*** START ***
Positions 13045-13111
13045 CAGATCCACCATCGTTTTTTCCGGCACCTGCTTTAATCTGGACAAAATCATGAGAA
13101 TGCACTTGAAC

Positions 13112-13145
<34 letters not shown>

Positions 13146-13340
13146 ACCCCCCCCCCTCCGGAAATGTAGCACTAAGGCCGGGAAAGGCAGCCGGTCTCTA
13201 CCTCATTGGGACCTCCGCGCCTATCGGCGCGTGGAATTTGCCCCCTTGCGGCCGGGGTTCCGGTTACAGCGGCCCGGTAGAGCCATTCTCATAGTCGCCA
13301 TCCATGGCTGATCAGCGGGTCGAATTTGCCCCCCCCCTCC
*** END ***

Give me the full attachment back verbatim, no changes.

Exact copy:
Positions 13045-13111
13045 CAGATCCACCATCGTTTTTTCCGGCACCTGCTTTAATCTGGACAAAATCATGAGAA
13101 TGCACTTGAAC

Positions 13112-13145
<34 letters not shown>

Positions 13146-13340
13146 ACCCCCCCCCCTCCGGAAATGTAGCACTAAGGCCGGGAAAGGCAGCCGGTCTCTA
13201 CCTCATTGGGACCTCCGCGCCTATCGGCGCGTGGAATTTGCCCCCTTGCGGCCGGGGTTCCGGTTACAGCGGCCCGGTAGAGCCATTCTCATAGTCGCCA
13301 TCCATGGCTGATCAGCGGGTCGAATTTGCCCCCCCCCTCC